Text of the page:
Usually, cybersquatters will register several variations of these names and then sell them back to the company or person involved, or auction them for prices sometimes way above the registration cost. More unscrupulous cybersquatters use these domain names to attract business to their own sites.
(Source: The Star Online, 16th December 2009. Domain name dispute resolution in Malaysia.)

Here are some definitions of cybersquatting:
  • The Anticybersquatting Consumer Protection Act 1999 of America defines cybersquatting as "the registering of others' trademarks as domain names and profiting from the sale of those domain names or traffic through the site." (Source: AOL Legal Department, Legal Resources: Legislation: Anticybersquatting Consumer Protection Act 1999)
  • Monica Killian, PhD, wrote: "Cybersquatting is the practice of registering a trademark as a domain name with the intent of profiting from it by selling it, usually to the trademark owner. As long as the cybersquatter owns the domain name, the trademark owner cannot register its own trademark as a domain name. In this sense, the cybersquatter breaches the fundamental rights of the trademark owner to use its trademark." (Source: Murdoch University Electronic Journal of Law, Vol. 7, No. 3 (Sept. 2000). Monica Killian PhD, Cybersquatting and Trademark Infringement. Also archived at AustLII.)
  • John D Mercer wrote: "an illegal cybersquatter should be one who acquires a domain name for the sole purpose of obtaining money or other advantage from the trademark owner, with no intent or desire to use the domain name, except as an instrument toward this purpose." (Source: Monica Killian, ibid.)

Malaysian developments

Domain name disputes have cropped up in Malaysia. In the passing off case of Intel Corp v Intelcard Systems Sdn Bhd & Ors [2004] 1 MLJ 595, the first defendant, Intelcard, had registered the domain The presiding judge, Yang Arif Abdul Wahab Said Ahmad, JC decided:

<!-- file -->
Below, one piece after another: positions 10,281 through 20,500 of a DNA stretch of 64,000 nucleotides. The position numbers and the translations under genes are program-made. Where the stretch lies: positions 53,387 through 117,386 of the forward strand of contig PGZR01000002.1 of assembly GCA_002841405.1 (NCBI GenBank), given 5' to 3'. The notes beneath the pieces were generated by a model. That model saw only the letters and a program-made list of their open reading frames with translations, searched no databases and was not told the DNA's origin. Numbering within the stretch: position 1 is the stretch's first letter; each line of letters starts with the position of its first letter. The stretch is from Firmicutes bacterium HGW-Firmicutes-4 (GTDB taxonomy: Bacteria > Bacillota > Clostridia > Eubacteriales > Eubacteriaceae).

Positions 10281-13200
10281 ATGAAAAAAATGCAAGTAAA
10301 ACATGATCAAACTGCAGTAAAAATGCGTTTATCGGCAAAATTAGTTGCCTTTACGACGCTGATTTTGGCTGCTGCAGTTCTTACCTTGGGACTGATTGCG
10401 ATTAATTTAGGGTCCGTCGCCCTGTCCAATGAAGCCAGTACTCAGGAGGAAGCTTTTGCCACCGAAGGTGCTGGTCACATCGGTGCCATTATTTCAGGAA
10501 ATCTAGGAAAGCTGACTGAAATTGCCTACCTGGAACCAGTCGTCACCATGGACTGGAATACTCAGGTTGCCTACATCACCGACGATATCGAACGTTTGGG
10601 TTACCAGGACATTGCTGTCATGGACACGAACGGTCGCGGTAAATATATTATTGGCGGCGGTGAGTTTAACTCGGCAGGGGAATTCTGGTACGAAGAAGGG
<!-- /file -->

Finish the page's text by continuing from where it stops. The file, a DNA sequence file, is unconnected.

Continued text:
1. Intel, the plaintiff, successfully established that it had goodwill and reputation in the name "INTEL";
  2. The use of "INTEL" in the first defendant's company name was likely to cause confusion because the names were similar, and their businesses were in similar areas;
  3. The real test was whether, the first defendant being aware of the plaintiff's goodwill and reputation in the "INTEL" name, but still proceeding to use "INTEL" in its company name, had tried "to deceive and steal the business or commercial advantage of the plaintiff and to misrepresent a false connection and association with the plaintiff".
  4. The court was satisfied that Intel, the plaintiff, managed to prove the test;
  5. The first defendant's actions, if allowed to continue, would cause damage to the plaintiff's reputation and business;
  6. The plaintiff would suffer irreparable damage if the injunction was not granted, whereas the plaintiff could easily compensate the defendant with its large revenues;